Mises, Kant, and Worker Exploitation
Most of my readers are likely to think that socialism is morally wrong in that it violates people’s rights; but in this week’s article, I’d like to discuss an argument by one philosopher who thinks just the contrary, that morality requires socialism, as well as Ludwig von Mises’s refutation of this argument. The philosopher who came up with this argument is Hermann Cohen, a German Jewish philosopher who flourished in the late nineteenth and early twentieth centuries. He was the founder of the Marburg school of neo-Kantianism, and though in the English-speaking world he is little read today outside the field of Jewish studies, he at one time was world famous.
Cohen accepts a modified version of Immanuel Kant’s ethics, and it was from this that he derived his argument that socialism is morally required. The gist of his argument is simple. The categorical imperative, in one of its several versions, requires us to treat each person never only as means but also as an end, but in the capitalist market, people do not do this. People regard others simply as instruments to gain their own ends, and in particular, employers view labor in this way. To employers, workers are just a commodity, a factor of production that, like its complementary factors, has a price but not an intrinsic value, or, as Kant phrases the matter, value but not dignity.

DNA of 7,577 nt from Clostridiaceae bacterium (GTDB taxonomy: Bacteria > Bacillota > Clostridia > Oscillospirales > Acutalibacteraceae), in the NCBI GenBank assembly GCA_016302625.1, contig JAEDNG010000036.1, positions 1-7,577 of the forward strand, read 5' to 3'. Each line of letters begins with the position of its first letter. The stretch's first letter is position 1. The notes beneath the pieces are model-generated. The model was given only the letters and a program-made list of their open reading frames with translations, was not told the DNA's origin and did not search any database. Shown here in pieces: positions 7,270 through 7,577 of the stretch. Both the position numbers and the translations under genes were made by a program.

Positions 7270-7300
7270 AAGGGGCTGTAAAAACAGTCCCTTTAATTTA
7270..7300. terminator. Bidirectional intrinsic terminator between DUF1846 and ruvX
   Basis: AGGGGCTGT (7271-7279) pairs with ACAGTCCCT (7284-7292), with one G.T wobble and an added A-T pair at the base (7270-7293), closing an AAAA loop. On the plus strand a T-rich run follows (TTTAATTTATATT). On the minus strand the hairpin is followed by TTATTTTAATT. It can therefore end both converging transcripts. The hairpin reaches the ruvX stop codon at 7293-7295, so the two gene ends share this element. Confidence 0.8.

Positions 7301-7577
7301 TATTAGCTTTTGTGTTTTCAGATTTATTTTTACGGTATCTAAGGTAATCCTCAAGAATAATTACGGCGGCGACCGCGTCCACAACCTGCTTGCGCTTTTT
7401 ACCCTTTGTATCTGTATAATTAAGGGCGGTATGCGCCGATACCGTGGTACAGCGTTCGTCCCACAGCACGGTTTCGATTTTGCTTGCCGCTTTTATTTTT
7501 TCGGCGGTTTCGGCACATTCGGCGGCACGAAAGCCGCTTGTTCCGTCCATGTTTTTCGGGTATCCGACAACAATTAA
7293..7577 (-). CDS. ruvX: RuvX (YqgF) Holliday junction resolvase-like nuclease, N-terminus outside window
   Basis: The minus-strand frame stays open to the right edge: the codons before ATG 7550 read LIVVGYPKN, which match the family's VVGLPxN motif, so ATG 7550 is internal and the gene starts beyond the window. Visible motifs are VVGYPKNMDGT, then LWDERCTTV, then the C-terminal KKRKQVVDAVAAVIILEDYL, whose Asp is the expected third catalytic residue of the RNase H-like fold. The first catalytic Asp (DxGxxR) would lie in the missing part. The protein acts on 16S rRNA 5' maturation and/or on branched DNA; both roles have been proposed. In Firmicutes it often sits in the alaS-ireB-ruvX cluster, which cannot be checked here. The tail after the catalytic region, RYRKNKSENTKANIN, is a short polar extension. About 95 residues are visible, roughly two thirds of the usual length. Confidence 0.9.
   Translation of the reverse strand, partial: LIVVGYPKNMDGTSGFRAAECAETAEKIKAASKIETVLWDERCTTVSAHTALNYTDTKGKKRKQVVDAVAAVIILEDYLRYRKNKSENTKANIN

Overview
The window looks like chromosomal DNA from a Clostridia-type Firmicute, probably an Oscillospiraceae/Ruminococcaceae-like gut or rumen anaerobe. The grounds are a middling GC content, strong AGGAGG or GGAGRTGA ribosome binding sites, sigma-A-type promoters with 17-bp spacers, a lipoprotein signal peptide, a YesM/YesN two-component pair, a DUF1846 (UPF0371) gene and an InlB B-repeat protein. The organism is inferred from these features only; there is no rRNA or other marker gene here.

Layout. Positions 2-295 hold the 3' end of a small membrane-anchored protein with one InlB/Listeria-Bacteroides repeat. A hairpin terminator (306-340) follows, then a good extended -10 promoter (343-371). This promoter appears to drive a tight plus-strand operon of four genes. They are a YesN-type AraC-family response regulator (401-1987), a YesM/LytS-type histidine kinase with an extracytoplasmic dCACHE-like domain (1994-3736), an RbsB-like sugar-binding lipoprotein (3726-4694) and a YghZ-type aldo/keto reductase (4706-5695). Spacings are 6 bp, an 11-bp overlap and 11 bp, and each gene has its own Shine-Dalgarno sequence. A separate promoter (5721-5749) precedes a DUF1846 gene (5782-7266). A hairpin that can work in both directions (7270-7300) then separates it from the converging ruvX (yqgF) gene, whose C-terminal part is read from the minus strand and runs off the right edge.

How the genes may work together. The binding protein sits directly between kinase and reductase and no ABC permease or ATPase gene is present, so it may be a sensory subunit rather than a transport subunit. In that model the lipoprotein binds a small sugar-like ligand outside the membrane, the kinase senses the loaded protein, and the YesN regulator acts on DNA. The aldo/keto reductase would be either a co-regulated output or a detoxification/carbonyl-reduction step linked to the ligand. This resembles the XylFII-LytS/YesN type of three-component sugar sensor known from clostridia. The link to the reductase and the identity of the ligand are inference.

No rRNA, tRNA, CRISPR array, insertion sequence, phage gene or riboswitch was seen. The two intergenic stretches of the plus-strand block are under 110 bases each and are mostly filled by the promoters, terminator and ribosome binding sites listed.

Mises explains Cohen’s argument in this way:
The starting-point of their Socialism is generally the sentence: “Act in such a way that you use your being, equally with the being of anyone else, always as a purpose, never merely as a means.” In these words, says Cohen, “the most profound and powerful meaning of the categoric[al] imperative is expressed: they contain the moral programme of the modern age and of all future wo
Article from Mises Wire